Stony Brook women’s basketball head coach, Caroline McCombs, at a practice in the fall of 2019. The team won a game against Maine on Feb. 13. SARA RUBERG/STATESMAN FILE

In what could very well be a preview of the America East final in March, the Stony Brook women’s basketball team proved that they can keep up with Maine’s explosive offense in a series split this weekend. The Seawolves strung together seven excellent quarters of play, but fell apart at the end of Sunday’s game and blew a chance to overtake Maine in the standings.

The recent history between Maine and Stony Brook made this matchup of the conference’s two best teams all the more exciting. When they met last February, Maine snapped Stony Brook’s impressive 22-game win streak. The Seawolves should have had their chance for revenge in last year’s America East finals, but that game was canceled because of COVID-19.

Stony Brook certainly seemed to be aware of their unfinished business on Saturday afternoon. Coming in energized after 14 days of rest, the Seawolves earned a hard-fought 59-54 victory in a game that featured 11 lead changes. They extended their win streak to six games, while ending Maine’s win streak at nine.

Though the series was billed as a matchup between senior forward India Pagan and Maine fifth year guard Blanca Millan, arguably the two most prolific players in the America East conference, it was junior guard Asiah Dingle that lit up the scoreboard. Dingle began the game as if she were the only player on the court, sinking four contested layups en route to a nine-point first quarter. She finished with 16 points on 6-for-11 shooting, and made two free throws in the final 30 seconds to put the game out of reach. 


Stony Brook’s defense was predictably dominant, keeping Maine well below their average of 67 points per game. Senior guard Hailey Zeise shadowed Millan for much of the game, holding her to a dismal 4-for-18 on field goal attempts. Millan scored only 12 points, tying her lowest total of the season. 

Zeise’s performance included a highlight-reel block late in the second quarter, as she sprinted across the court to stop a Millan layup and draw a foul. She also added eight rebounds, helping the Seawolves to go on a 14-2 run in the third quarter and take a lead that they never relinquished.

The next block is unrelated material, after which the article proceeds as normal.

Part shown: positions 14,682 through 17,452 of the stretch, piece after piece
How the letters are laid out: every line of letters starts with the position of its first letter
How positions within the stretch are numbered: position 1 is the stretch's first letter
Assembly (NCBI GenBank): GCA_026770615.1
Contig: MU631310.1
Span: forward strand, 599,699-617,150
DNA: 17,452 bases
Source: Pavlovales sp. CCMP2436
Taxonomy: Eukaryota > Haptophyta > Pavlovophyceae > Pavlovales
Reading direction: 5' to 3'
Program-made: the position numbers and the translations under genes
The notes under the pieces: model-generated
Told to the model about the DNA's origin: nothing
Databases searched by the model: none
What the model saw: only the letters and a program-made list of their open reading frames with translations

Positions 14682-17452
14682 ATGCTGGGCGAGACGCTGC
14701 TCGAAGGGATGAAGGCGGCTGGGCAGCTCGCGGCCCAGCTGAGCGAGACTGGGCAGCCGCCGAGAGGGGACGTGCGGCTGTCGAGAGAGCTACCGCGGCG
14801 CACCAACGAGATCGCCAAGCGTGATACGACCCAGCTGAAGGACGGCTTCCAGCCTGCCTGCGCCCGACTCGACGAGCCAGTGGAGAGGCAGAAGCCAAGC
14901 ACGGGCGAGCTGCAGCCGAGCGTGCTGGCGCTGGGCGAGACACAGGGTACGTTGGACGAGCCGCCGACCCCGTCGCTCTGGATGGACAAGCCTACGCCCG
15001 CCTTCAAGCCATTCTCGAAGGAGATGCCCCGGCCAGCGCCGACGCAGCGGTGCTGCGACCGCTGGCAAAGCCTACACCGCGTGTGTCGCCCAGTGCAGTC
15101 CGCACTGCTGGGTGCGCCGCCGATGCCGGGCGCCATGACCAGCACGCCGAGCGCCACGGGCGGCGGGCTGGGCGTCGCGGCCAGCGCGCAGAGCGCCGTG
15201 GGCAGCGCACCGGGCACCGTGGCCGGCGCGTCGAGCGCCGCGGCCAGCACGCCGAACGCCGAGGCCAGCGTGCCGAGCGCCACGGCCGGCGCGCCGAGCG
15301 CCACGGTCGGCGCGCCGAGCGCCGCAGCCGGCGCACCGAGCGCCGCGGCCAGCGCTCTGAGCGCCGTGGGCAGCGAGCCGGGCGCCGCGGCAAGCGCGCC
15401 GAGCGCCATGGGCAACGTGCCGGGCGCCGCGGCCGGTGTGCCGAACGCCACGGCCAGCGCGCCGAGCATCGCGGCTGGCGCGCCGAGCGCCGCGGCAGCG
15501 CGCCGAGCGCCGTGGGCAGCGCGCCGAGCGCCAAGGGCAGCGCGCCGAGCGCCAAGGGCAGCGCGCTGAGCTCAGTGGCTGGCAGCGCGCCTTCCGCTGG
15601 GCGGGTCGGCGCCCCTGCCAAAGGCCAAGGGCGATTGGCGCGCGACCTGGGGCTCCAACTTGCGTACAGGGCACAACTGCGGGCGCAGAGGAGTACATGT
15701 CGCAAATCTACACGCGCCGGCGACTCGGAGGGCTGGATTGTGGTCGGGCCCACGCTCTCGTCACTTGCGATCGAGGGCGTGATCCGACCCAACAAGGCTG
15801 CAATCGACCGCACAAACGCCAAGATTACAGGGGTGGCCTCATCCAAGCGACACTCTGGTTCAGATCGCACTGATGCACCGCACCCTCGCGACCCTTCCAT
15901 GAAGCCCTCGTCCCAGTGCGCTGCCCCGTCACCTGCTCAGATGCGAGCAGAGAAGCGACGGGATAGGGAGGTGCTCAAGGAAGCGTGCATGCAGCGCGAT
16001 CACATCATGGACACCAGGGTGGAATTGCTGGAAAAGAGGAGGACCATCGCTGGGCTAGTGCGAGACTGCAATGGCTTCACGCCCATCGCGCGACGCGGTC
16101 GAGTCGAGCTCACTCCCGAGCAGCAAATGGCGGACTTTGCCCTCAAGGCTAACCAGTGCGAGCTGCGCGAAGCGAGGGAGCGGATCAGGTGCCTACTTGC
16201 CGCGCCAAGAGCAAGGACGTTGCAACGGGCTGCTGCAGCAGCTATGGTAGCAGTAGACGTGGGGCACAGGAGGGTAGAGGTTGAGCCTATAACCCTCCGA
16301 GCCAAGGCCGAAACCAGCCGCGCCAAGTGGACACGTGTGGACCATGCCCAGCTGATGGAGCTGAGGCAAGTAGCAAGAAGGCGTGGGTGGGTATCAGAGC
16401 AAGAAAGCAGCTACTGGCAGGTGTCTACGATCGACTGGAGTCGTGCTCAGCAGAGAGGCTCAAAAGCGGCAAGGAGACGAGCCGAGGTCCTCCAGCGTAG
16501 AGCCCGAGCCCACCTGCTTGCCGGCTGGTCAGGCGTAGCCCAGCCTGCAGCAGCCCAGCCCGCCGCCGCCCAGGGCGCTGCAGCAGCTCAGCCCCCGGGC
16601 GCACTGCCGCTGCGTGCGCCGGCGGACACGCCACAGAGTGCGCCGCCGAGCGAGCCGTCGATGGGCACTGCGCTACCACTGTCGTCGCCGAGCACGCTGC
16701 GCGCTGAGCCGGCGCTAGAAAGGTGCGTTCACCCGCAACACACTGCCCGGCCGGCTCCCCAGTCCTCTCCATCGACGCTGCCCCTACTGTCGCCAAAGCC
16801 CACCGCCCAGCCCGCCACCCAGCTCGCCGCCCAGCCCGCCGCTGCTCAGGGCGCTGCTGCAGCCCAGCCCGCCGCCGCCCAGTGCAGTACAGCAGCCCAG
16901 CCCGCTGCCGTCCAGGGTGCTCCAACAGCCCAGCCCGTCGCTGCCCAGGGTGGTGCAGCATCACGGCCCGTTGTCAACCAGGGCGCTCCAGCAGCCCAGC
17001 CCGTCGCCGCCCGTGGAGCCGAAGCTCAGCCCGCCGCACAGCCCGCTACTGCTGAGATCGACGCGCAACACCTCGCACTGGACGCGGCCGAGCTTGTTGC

Sophomore guard Anne Simon and senior forward Maeve Carroll led Maine with 17 and 13 points, respectively. Carroll consistently beat Pagan inside the paint, exposing the lone weak point in Stony Brook’s otherwise stout defense. Simon was quietly efficient, making two three-point shots and adding four more field goals off of just ten attempts.

Though the Seawolves were excellent inside the paint, three-point shooting continued to be a problem. Their perimeter passing looked sloppy, and they did not make their first three-pointer until sophomore guard Gigi Gonzalez came off the bench late in the fourth quarter. That lone shot was vital however, giving Stony Brook a five-point lead that proved to be too much for Maine to overcome.


After Maine squandered a late comeback attempt with two misses to close out the game, an ecstatic Seawolves team ran to center court to celebrate. Head coach Caroline McCombs was slightly more reserved in her analysis of the matchup: “Maine is a very good team, and we both understand the importance of this game,” McCombs said in a post-game press release. “We took care of business today, and it’s a quick turnaround for tomorrow.”

That quick turnaround did not seem to faze Stony Brook for most of Sunday’s contest, but a late-game collapse ended their bid to overtake Maine for first place in the standings and resulted in a bitter 54-49 loss.

The Seawolves appeared poised for a blowout victory early on, taking a 16-point lead during the second quarter. Zeise continued to play superb defense against Millan, holding her to just six points in the first three quarters. Pagan matched her point total from Saturday’s game with two baskets in the first 30 seconds, and was a strong presence throughout the match. She scored 12 points on 80% shooting and played strong defense against Carroll.

But Stony Brook’s offense stalled in the third quarter with eight missed shots and frequent turnovers. Strong defensive play bailed them out of those turnovers at first, but that all changed after Maine senior guard Dor Saar drained a three-point shot with seven minutes left to play. That kicked off a 30-second sequence that left the Seawolves reeling; two turnovers and five Maine points later, Stony Brook’s lead was cut to two points. 

Millan took control of the game from there, reminding Island Federal Arena why she is considered the best player in the America East. She recorded two steals, three rebounds, and nine points in the final six minutes of regulation. Stony Brook was forced to take shots from beyond the arc to try and keep pace — four to be exact — but missed three of them, and headed to the locker room with perhaps their most disappointing loss of the season.


With the number-one seed now likely out of reach, the Seawolves will look to wrap up the number-two spot next week at UMass Lowell.


Jeremy is the editor-in-chief of The Statesman and a third-year English student at Stony Brook University. He previously served as the newspaper’s assistant sports editor for three semesters. Jeremy also covers the New York Giants for SB Nation and has written for five other publications.


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